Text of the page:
In Our View: Clear Air on Pot Policy

Trump administration needs to take stand so states can move forward

Published:

 

It is a fact of life in politics: Some people are going to reflexively agree with the Trump administration on everything, and many others will disagree simply as a matter of principle. But for the large number of centrists, Donald Trump’s presidency has been confounding.

This is somewhat understandable; policymakers are new and are learning as they go. But the mixed signals — which include several policy shifts from candidate Trump to President Trump — have been confusing. One example involves how the administration will approach the recreational use of marijuana.

Take Homeland Security Secretary John Kelly. On Sunday’s “Meet the Press” on NBC, he said, “Marijuana is not a factor in the drug war.” Kelly then pointed to methamphetamine, heroin and cocaine as the focal points of the administration’s anti-drug efforts, adding, “The solution is not arresting a lot of users. The solution is a comprehensive drug-demand reduction program.”

By Tuesday, while speaking at George Washington University, Kelly said: “Let me be clear about marijuana. It is a potentially dangerous gateway drug that frequently leads to the use of harder drugs. Its use and possession is against federal law and until that law is changed by the United States Congress we … are sworn to uphold all the laws that are on the books.”

The notion of marijuana as a gateway drug is disputed. Both the Centers for Disease Control and the National Institute for Drug Addiction officially say that more research is necessary. But the more relevant point is that many states, including Washington, are anxious for some clarity from the administration. Seven states plus the District of Columbia have approved recreational use of the drug for adults; 26 states and the district have approved medical marijuana.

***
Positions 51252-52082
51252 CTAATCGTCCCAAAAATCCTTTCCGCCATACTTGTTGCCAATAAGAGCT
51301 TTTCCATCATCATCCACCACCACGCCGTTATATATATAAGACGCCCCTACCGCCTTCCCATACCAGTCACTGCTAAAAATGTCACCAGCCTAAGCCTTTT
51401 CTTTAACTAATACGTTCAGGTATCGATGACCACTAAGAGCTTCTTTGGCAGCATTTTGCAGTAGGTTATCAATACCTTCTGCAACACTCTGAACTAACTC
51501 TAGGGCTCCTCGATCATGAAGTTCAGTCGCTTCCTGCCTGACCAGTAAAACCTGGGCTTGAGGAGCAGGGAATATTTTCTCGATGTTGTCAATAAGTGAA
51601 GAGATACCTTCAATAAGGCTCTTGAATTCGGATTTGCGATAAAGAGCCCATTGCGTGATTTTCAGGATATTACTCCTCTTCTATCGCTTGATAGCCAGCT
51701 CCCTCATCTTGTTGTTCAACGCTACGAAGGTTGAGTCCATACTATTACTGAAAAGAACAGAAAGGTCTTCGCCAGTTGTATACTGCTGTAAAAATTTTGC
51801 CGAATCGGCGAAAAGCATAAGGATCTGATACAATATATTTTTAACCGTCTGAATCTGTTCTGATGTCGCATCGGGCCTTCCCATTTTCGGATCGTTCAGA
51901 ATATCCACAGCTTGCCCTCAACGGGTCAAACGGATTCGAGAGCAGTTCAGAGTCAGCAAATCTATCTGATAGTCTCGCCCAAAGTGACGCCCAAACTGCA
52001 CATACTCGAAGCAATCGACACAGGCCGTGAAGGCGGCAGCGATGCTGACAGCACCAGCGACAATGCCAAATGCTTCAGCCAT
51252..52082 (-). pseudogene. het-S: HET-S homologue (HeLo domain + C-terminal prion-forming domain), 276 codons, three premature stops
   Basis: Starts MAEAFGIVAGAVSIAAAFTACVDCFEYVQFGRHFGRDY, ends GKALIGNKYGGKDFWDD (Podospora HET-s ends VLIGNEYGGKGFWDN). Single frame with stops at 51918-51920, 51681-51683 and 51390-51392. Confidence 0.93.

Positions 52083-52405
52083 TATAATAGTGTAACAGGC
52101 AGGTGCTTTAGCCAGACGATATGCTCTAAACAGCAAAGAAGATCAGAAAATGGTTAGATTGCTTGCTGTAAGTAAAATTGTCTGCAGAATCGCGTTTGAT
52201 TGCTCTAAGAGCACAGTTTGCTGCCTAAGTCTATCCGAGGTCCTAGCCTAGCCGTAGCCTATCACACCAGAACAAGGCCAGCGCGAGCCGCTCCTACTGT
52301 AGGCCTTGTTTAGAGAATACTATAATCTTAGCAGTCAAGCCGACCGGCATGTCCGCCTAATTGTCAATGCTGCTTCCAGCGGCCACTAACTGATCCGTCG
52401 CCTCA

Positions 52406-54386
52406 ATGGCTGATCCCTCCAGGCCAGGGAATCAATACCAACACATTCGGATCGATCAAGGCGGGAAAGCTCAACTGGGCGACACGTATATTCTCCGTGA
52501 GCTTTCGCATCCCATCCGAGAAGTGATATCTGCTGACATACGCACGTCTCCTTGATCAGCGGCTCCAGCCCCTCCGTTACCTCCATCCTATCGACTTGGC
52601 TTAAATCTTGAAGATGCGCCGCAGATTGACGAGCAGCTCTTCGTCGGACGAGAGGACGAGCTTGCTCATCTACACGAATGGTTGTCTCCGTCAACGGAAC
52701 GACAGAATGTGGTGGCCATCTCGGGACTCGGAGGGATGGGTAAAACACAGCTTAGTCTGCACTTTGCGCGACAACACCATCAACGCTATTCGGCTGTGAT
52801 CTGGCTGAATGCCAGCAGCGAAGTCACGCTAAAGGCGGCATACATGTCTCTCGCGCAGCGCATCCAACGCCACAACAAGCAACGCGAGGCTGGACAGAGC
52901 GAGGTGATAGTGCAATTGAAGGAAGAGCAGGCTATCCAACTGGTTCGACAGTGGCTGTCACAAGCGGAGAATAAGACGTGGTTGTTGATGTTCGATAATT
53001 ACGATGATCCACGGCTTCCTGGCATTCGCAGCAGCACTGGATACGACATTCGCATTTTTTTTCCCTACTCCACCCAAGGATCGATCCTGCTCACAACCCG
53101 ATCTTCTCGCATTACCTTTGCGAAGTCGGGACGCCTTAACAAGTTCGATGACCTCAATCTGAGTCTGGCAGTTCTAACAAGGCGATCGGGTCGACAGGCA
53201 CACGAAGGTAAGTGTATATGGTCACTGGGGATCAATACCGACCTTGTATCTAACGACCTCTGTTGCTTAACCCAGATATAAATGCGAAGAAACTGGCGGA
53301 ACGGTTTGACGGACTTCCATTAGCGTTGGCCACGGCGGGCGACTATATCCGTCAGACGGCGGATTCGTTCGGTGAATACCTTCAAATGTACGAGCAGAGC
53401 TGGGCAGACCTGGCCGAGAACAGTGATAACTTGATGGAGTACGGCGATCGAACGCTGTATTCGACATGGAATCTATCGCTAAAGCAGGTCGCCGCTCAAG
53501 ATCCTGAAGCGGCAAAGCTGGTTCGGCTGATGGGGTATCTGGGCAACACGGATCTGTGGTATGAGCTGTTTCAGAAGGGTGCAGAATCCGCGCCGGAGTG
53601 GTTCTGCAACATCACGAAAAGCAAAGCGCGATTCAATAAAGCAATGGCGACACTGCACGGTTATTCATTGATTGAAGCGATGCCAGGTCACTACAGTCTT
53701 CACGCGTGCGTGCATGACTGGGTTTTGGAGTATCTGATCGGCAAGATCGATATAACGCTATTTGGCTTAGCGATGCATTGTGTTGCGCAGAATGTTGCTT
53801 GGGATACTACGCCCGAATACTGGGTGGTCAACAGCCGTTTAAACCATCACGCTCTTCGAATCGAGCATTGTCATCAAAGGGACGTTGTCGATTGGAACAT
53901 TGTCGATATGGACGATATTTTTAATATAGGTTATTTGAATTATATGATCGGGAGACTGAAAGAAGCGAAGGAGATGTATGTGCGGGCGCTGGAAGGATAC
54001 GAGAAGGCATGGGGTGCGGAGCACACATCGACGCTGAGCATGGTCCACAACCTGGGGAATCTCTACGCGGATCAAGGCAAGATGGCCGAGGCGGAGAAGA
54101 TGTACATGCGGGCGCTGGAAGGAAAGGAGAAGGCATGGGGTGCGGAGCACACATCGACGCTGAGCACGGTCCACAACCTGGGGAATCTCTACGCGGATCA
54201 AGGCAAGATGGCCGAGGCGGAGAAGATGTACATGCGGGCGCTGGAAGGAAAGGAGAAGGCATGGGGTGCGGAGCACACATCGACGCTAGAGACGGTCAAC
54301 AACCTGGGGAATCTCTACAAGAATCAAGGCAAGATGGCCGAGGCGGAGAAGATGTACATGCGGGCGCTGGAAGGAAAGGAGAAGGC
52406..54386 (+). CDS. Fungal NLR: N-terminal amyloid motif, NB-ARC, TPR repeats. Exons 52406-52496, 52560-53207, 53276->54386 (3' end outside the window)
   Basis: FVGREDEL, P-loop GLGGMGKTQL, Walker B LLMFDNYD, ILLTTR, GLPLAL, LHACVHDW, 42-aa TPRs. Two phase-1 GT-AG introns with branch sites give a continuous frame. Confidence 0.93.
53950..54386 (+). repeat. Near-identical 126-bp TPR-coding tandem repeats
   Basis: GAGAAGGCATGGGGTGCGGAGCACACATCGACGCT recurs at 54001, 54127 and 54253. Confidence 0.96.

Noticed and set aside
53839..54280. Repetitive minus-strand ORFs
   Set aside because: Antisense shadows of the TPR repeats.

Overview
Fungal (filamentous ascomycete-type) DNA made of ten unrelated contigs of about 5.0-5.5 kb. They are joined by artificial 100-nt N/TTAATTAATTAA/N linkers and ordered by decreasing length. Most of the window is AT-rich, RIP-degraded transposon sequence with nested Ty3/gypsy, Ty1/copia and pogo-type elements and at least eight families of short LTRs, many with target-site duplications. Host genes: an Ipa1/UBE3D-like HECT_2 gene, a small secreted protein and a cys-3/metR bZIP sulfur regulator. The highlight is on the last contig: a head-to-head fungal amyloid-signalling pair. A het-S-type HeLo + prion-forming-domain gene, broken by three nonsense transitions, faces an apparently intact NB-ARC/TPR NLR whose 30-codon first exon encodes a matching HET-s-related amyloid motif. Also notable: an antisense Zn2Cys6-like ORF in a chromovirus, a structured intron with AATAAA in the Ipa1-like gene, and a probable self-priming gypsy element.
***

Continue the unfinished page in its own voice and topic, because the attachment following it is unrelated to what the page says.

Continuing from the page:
Earlier this month, several governors, including Washington’s Jay Inslee, sent a letter to the Trump administration requesting that those states be included in any discussions on the issue. Involvement from the states will be important if U.S. Attorney General Jeff Sessions seeks a new approach to marijuana enforcement. The Obama administration was largely hands-off regarding enforcement of federal marijuana laws, and representatives of the states that have experimented with legalization can provide important real-world data instead of allowing federal authorities to rely upon ideological tropes.

The governors’ letter also noted that in 2013, then-Deputy Attorney General James Cole wrote, “Changes that hurt the regulated market would divert existing marijuana product into the black market and increase dangerous activity in both our states and our neighboring states.”

While the states should have some input on the federal government’s direction, the issue would best be solved by Congress. Lawmakers should legalize the drug and allow enforcement officers to focus anti-drug efforts upon more insidious substances and the ongoing opioid crisis. According to the CDC, heroin killed nearly 15,000 Americans in 2015; nobody has ever died from a marijuana overdose, although abuse can lead to impaired driving or other crimes. Marijuana is not harmless, but it does not equal the scourge presented by other drugs.

Admittedly, it is unlikely that Congress will change federal marijuana laws anytime soon. For now, the best possible outcome is for the Trump administration to clarify its position and allow states to move forward.